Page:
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By Lashon Amado
National Council of Young Leaders - Opportunity Youth United
In the past few years, we have seen more mainstream attention both from community members and influential leaders to a population that has largely been invisible: young people involved in the juvenile justice system. This fall alone, Pope Francis spoke out about injustice in our justice system, in particular involving children and youth. Just last month, the president issued a proclamation declaring October to be Youth Justice Awareness Month (YJAM).
As a young person with experience in the juvenile justice system—whose life has been changed (for the better) but is not defined by that involvement—the Pope’s words and the president’s actions speak to me. I know what it is like to be largely written off by our society, and why we cannot afford to keep doing that to tens of thousands of boys and girls each year.
For a land that takes pride in freedom and equal justice for all, we lock up more children than any other country in the world. According to the Justice Policy Institute, the rate at which the U.S. incarcerates youth is six times the total number of other countries such as Canada, Germany and Australia, and several others.
Instead of creating pathways to a positive adulthood, we are creating direct pathways into confinement, isolation and deprivation. In addition, we start labeling kids “delinquents” and “criminals” as early as the age of six. How could you determine if someone is a criminal if they have not even completed elementary school?
Our system is not fair and is not working as well as it must. Too many young people, especially youth of color, are tangled up in the justice system in this country. The National Center for Juvenile Justice estimates juvenile courts handle about 116,000 status offense cases each year – that is, cases for actions that would not be consider crimes if committed by adults, like skipping school, missing curfew or running away. Again, minority youth are disproportionately sentenced for these “crimes.”
While African American youth represent 17 percent of their age group in the general population, they represent 31 percent of arrests nationally, according to Justice Department data. Arresting, trying and incarcerating young people costs more than the community-based interventions that are proven to be more effective. It is also more dangerous for these youth: families are torn apart, children are being exposed to physical, mental, and sexual violence, their options for the future erode. No child, of any race, belongs in jail or prison.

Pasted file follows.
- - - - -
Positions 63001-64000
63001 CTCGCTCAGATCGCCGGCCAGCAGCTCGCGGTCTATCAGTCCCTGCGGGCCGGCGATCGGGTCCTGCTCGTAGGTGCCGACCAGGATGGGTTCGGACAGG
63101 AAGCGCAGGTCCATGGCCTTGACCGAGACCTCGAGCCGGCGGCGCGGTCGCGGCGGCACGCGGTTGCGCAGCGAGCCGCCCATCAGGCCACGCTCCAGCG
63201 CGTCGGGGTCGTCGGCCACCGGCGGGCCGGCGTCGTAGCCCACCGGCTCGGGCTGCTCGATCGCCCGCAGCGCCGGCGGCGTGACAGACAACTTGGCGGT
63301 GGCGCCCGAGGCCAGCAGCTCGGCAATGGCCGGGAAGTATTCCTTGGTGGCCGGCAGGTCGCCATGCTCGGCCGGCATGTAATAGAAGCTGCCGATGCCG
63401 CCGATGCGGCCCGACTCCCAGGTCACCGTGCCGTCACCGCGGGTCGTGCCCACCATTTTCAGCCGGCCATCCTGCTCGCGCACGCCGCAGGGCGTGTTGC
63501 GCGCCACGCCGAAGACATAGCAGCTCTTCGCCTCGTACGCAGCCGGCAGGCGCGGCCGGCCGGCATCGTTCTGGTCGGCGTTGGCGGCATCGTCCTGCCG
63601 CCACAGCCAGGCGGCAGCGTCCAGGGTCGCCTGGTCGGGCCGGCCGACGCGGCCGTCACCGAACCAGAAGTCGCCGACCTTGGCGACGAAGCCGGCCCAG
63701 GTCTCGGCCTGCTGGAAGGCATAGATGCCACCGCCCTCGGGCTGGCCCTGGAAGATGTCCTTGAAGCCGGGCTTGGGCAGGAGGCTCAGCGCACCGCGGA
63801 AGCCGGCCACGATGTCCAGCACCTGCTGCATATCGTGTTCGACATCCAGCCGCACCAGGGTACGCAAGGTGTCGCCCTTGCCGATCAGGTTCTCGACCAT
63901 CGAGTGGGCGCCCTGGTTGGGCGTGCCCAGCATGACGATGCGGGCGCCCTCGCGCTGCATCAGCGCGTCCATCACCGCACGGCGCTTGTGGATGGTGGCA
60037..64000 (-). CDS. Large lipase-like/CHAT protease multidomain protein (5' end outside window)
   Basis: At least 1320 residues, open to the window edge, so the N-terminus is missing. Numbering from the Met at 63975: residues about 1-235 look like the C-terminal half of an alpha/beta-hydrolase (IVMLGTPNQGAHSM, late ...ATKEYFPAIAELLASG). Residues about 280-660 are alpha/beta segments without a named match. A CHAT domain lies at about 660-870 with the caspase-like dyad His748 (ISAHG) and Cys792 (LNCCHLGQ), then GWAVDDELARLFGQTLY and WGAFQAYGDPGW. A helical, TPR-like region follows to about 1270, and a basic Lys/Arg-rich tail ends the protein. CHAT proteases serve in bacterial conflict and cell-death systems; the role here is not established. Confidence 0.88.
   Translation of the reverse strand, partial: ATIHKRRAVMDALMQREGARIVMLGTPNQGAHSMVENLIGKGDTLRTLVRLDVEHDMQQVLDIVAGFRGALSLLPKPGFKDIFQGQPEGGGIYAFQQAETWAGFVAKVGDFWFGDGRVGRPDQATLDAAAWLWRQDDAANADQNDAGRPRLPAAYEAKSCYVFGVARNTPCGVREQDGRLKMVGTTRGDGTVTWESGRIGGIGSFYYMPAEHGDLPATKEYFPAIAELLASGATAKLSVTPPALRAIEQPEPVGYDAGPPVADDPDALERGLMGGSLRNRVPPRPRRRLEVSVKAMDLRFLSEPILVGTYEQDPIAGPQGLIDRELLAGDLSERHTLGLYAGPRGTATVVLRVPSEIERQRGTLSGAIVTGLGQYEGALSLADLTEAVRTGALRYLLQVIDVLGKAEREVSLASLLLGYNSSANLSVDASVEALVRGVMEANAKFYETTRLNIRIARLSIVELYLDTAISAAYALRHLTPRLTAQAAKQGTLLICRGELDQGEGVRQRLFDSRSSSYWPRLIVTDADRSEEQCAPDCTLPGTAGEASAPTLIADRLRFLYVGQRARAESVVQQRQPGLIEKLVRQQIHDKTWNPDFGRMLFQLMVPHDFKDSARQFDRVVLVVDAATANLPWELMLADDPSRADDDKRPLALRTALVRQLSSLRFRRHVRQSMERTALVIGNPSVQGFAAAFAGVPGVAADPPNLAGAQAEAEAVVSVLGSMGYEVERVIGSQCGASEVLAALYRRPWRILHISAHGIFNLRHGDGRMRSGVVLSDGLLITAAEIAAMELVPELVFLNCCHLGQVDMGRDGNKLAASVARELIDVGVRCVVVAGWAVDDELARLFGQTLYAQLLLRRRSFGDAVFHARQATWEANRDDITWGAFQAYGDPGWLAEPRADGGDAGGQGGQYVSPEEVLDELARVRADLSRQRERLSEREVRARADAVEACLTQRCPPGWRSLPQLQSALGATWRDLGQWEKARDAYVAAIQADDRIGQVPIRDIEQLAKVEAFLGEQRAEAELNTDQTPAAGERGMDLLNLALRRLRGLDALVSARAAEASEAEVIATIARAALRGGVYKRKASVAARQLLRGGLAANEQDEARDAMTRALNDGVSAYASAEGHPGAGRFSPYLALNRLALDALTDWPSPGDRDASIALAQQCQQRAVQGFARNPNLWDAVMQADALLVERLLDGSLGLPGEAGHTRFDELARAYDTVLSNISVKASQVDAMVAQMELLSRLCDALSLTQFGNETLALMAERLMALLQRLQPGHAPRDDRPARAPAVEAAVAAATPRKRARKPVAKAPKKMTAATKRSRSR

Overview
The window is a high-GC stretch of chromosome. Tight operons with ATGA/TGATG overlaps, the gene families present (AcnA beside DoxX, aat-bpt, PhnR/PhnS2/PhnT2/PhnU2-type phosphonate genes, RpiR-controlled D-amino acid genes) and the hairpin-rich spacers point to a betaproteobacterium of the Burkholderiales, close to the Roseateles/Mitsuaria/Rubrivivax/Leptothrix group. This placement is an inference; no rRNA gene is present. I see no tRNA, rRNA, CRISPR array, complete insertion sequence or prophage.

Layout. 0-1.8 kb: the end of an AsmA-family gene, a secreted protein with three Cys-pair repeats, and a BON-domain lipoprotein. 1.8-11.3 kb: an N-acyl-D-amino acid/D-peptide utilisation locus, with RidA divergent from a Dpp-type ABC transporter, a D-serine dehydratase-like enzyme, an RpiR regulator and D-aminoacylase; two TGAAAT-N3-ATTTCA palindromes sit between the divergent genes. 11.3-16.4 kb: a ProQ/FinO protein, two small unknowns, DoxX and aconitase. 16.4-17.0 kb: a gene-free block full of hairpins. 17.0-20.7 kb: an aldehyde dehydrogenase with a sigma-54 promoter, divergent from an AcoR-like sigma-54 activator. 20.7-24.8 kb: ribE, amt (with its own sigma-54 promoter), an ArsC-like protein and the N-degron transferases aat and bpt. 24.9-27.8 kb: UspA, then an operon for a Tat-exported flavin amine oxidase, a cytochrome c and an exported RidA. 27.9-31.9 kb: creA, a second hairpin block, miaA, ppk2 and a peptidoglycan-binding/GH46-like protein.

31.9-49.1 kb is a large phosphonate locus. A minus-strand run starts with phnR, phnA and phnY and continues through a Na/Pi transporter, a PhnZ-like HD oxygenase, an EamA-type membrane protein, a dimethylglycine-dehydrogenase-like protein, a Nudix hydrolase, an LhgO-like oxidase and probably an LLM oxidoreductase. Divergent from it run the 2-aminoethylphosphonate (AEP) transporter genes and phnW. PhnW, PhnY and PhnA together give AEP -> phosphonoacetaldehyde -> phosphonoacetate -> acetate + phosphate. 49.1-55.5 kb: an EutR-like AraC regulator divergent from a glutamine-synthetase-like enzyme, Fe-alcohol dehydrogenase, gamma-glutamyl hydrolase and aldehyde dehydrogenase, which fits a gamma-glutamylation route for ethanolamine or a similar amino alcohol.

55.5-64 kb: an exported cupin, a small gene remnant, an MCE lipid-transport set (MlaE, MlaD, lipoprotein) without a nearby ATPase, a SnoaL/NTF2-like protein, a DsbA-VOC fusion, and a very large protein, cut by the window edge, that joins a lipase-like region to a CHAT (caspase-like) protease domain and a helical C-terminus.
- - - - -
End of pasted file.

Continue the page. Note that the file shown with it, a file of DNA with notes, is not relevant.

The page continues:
We can fix this. We now have brain science and evidence from studies of programs to guide our way forward.
Congress and other influential players must enact serious reforms to reduce funding for the confinement of youth and invest more in community-based and comprehensive programs such as YouthBuild, Public Allies, The Corp Network and others.
The best way to start? Reauthorize the nation’s main federal juvenile justice law, the Juvenile Justice & Delinquency Prevention Act (JJDPA). It needs to be updated and fully funded so states can do more of what works.
Fixing our inequitable justice system one of the recommendations of the National Council of Young Leaders: Opportunity Youth United, a national youth-led coalition of formerly disconnected young people—myself included—working to reduce poverty and increase opportunity for all. It costs an average of $400 a day and $150,000 a year to lock a kid up. It costs less than $75 a day to support a young person in a program like YouthBuild where they can earn an education, gain vocational job training, engage in community service and develop leadership skills. In addition, the amount spent on one individual in a calendar year could finance three full rides to a state university, and we all know that educational attainment is one of the most effective tools in reducing recidivism rates.
I wholeheartedly agree with the Pope’s comment, “The person who is most high among us must be at the service of the others." I also agree with the president when he said, “All our Nation's children deserve the chance to fulfill their greatest potential, and nothing should limit the scope of their futures.”
Too often young people, especially those in the juvenile justice system are written off by society and labeled “someone else’s problem.” We all need to take responsibility for them in a positive and nurturing way. Otherwise, our responsibility will be to finance their confinement—because either way, we are responsible and at service to our children.
We need to give all kids a second chance.
This blog has been reprinted with the permission of The Hill.
Lashon Amado is an associate with the National Council of Young Leaders – Opportunity Youth United.